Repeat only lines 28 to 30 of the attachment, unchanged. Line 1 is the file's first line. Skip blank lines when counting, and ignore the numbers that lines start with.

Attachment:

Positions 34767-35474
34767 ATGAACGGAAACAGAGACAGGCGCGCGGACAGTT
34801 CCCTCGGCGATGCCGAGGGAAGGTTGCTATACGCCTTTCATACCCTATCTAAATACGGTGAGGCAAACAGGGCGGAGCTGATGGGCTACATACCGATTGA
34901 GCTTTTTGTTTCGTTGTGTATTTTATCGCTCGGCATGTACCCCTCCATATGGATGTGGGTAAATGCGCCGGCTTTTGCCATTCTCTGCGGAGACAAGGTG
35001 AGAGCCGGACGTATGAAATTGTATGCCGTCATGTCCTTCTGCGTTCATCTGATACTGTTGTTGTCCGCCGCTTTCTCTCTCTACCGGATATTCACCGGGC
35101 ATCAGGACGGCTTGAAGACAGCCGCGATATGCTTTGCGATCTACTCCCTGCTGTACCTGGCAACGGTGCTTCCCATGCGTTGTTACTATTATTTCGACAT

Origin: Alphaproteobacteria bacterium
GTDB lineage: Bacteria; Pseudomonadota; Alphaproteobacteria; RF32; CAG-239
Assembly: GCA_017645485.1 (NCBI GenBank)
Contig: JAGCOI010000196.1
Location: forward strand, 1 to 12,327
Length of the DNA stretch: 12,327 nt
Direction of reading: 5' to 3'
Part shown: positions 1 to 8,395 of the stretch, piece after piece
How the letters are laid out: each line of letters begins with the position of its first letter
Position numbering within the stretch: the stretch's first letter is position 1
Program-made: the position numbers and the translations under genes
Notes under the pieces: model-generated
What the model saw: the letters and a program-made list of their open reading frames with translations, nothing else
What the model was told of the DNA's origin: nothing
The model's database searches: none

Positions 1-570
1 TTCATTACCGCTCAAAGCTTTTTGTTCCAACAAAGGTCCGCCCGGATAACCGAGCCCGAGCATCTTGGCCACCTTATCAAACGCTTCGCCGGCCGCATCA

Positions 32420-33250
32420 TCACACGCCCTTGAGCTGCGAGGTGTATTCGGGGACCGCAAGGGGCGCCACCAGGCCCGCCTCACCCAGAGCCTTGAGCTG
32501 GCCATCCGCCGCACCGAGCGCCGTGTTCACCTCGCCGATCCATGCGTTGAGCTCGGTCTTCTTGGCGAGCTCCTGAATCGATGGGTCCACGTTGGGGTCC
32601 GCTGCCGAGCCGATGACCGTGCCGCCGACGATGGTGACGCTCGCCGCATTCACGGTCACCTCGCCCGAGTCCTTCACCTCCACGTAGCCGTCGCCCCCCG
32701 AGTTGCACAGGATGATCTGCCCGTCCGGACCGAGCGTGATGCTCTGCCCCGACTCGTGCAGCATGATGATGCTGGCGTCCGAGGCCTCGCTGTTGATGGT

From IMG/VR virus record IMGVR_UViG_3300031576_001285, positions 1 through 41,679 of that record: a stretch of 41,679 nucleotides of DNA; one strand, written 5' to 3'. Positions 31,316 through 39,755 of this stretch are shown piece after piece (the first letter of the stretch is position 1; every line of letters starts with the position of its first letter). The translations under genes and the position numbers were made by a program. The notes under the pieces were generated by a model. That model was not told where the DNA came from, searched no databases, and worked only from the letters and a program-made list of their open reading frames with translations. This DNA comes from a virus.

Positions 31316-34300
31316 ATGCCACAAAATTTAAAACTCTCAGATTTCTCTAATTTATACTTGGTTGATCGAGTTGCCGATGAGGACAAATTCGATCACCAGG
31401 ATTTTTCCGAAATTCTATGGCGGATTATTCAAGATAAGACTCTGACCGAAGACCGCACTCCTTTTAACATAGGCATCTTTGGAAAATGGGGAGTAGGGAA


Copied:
32701 AGTTGCACAGGATGATCTGCCCGTCCGGACCGAGCGTGATGCTCTGCCCCGACTCGTGCAGCATGATGATGCTGGCGTCCGAGGCCTCGCTGTTGATGGT

From IMG/VR virus record IMGVR_UViG_3300031576_001285, positions 1 through 41,679 of that record: a stretch of 41,679 nucleotides of DNA; one strand, written 5' to 3'. Positions 31,316 through 39,755 of this stretch are shown piece after piece (the first letter of the stretch is position 1; every line of letters starts with the position of its first letter). The translations under genes and the position numbers were made by a program. The notes under the pieces were generated by a model. That model was not told where the DNA came from, searched no databases, and worked only from the letters and a program-made list of their open reading frames with translations. This DNA comes from a virus.

Positions 31316-34300